It's annual budget preparation time at the company where I work, as we operate on a July-June fiscal year.
For middle managers like me, this means that our normally busy schedules — working with our teams, attending meetings and developing our own projects — are even more hectic.
It's exhausting, really, trying to do effectively all of my normal tasks while also developing a strategy statement for my department and figuring out the details of my budget spreadsheet for the upcoming fiscal year.
I'm just so busy that ... wait a minute. Are you even paying attention to what you're reading? You're not, are you? What's the matter? Don't you like hearing about how busy I am?
Of course you don't. But chances are, you have conversations like this with people at the office every day. And you probably don't enjoy them much.
Unfortunately, busyness has become such a badge of honor that we hear about it often. But what does it really mean when someone tells you he or she is busy?
Janet Choi, the chief creative officer at iDoneThis, recently addressed this question in a blog post on the company's site. I highly encourage you to give it a read, as I think you'll find it interesting.
Choi says in the post that people who constantly talk about how busy they are "sound like buzzing busy signals. And when you start sounding like an appliance, it makes it hard to connect with you. ...
"Likewise, going on about how busy you are isn’t conversation and doesn’t lead anywhere — except making your conversation partner bored, or worse, peeved. People who act super busy send the same message, making time spent with them never feel quite whole.
"Interestingly, I find that most people who are legitimately occupied — with their work, or family, or art, or what-have-you — rarely play the 'too busy' card, or go out of their way to make time for meaningful connection exactly because they’ve been busy."
I really like what Choi is saying here, and reading the blog post reminded me of the busiest person I know: my wife.
I've written before about how busy my wife is. She wears so many hats and plays so many roles that I get confused just trying to keep track of all of them.
Not only is she the mother of four active children — she's constantly driving them to piano practice and baseball or softball games, helping them with homework and teaching them basic lessons about life — but she's also the co-president of the PTA at our elementary school and leads the group for young women in our church congregation.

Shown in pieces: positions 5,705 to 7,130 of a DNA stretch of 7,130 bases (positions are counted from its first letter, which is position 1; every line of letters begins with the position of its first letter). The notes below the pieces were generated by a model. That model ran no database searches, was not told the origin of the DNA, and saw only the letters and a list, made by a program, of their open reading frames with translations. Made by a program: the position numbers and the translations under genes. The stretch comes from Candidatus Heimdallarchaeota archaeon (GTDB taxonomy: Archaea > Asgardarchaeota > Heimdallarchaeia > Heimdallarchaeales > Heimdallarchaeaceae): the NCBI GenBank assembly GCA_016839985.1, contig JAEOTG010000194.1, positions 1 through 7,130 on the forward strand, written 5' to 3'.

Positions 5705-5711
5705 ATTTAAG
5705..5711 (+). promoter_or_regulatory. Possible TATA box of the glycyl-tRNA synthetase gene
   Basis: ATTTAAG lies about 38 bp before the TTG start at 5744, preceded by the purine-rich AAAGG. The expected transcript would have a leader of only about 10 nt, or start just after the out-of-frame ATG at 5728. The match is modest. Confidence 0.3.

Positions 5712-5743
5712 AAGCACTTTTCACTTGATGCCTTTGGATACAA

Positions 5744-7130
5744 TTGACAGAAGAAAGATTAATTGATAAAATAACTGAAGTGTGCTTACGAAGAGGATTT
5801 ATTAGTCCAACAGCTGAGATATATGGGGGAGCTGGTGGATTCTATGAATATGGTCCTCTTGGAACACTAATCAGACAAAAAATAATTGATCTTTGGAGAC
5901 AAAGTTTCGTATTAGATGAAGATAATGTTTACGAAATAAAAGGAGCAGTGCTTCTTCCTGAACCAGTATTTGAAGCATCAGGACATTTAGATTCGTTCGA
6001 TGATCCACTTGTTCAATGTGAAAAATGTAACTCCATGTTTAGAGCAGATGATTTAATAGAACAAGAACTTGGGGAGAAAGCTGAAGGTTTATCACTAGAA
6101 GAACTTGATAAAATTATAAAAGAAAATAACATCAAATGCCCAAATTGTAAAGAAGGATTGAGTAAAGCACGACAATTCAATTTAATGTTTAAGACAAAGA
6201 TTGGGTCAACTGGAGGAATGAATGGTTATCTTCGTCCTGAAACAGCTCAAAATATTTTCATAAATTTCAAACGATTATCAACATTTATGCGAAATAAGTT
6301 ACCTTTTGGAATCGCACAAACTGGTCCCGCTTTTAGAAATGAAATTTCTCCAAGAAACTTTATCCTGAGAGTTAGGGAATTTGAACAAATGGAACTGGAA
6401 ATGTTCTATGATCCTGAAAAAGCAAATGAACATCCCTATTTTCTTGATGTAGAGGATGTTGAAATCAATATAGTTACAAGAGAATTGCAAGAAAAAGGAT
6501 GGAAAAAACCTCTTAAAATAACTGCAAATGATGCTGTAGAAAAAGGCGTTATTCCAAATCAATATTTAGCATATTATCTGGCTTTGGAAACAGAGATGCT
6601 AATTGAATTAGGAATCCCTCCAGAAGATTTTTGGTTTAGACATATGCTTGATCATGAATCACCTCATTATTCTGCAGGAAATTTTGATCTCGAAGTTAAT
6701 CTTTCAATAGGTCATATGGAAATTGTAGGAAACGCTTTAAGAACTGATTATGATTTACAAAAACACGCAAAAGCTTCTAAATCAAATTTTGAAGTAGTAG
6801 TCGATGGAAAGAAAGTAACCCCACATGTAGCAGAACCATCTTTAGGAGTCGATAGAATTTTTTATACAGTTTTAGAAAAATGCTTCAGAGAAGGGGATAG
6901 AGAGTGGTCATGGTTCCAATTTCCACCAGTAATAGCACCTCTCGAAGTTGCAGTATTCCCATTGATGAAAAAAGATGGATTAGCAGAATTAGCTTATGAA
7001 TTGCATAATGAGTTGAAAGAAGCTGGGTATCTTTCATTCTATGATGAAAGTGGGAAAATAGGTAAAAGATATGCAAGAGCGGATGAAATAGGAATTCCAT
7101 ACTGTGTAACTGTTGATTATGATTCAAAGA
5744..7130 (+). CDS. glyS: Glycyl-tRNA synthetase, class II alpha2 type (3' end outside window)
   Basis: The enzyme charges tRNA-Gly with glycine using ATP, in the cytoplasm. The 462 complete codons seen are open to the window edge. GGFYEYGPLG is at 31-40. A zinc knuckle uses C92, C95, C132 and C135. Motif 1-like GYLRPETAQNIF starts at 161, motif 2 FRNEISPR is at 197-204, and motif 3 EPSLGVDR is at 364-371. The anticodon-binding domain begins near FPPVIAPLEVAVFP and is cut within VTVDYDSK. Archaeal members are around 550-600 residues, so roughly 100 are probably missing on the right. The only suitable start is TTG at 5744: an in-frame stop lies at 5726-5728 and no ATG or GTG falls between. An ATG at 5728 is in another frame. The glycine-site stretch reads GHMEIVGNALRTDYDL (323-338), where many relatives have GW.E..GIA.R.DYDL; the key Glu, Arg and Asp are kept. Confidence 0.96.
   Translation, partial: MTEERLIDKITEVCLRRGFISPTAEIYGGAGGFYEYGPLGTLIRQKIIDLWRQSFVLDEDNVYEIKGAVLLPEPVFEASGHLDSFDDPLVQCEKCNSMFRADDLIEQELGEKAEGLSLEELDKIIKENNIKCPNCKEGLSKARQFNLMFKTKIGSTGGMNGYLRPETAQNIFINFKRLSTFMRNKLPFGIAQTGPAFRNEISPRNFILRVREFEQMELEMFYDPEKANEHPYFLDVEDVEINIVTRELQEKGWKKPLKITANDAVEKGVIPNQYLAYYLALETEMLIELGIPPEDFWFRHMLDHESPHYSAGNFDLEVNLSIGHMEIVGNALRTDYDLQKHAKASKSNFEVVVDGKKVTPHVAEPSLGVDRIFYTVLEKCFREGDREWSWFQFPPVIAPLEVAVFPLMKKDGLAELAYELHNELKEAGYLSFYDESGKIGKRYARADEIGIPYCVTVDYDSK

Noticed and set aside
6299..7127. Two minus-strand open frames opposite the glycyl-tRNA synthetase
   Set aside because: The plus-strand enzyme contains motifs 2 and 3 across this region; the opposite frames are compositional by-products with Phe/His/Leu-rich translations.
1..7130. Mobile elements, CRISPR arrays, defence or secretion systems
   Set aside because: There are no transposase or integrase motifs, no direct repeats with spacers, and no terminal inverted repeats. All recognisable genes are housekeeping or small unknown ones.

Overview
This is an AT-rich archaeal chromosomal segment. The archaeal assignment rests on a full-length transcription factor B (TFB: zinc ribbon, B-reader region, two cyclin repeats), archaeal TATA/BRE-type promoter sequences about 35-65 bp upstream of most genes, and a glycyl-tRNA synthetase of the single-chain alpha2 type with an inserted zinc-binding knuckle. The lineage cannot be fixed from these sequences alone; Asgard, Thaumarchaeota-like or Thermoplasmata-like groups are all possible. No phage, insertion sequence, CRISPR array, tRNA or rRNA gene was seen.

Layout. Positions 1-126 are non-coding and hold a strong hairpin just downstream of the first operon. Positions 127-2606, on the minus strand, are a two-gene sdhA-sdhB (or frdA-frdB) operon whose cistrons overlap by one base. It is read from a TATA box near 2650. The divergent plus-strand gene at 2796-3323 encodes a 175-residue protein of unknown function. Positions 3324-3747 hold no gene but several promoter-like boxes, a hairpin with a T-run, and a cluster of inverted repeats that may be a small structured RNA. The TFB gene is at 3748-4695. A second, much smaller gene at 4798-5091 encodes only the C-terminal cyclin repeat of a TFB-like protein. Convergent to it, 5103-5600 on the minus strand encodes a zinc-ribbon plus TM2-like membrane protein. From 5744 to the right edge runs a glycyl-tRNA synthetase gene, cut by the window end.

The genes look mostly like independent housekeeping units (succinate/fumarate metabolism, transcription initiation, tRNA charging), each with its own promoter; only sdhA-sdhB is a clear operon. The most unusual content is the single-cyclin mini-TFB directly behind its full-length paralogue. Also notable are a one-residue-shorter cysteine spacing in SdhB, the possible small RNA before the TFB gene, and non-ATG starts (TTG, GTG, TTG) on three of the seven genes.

However, I can't remember hearing her complain about being too busy to do something. In fact, from my perspective, she seems to go out of her way to be even busier.
If someone needs a child picked up from school, she volunteers to do it. If a teacher doesn't have time to prepare a science lesson or teach a physical education class, she develops a lesson on her own and then delivers it to the children. If she sees an injustice that needs to be rectified, she leads the fight against it.
Am I making her sound a bit like a superhero? Perhaps. But maybe that's because I think she is a superhero!
I occasionally get frustrated with her superhero tendencies. I hate to admit it, but I sometimes wish she would tell people she's too busy to help them. After all, she could legitimately do so, in my opinion.
But that's not in her nature. She's the kind of person Choi talks about who goes out of her way to make meaningful connections.
I, on the other hand, have been guilty of playing the busy card. In fact, I probably do it too often.
Choi writes that, when people ramble on about being too busy, they're often engaging in doublespeak. She suggests that what they're really saying is that they matter, or that they're "super-important."
Others may use their claims of busyness as an excuse, Choi writes. "This is one of the easiest outs for stuff I don't want to do," such people are saying. "Alternatively, I've spent a lot of time being distracted or stuck, but this excuse allows me to feel OK with it."
Those who complain loudly about being "crazy busy" also may be saying they're afraid, Choi writes. Or, perhaps worst of all, they may be feeling guilty.
"There’s fulfilling, meaningful stuff that I actually do want to do but I can rationalize it away instead of confronting challenges or changing direction," Choi writes that this latter group is saying. "Alternatively, I think being busy is such a valuable quality that I’ll overbook myself to the point where I feel guilty for not getting to everything or for spending time on anything that doesn’t fit into a limited definition of 'productive.'"
I know people who are clearly saying all of these things when they tell me they're busy. Do you?
But if the trouble begins with "the worship of busyness," as Choi writes, what can we do about it? How can we fill our time with meaning instead of just filling our time?
Choi has some ideas about that, too, but I'd like to hear from you before talking about them. Do you ever catch yourself prattling on about how busy you are? What are you really saying to those who hear you? What have you done to combat this problem, or what do you think could help?
Please let me know, and I'll share some of your ideas when I revisit this issue in a future column.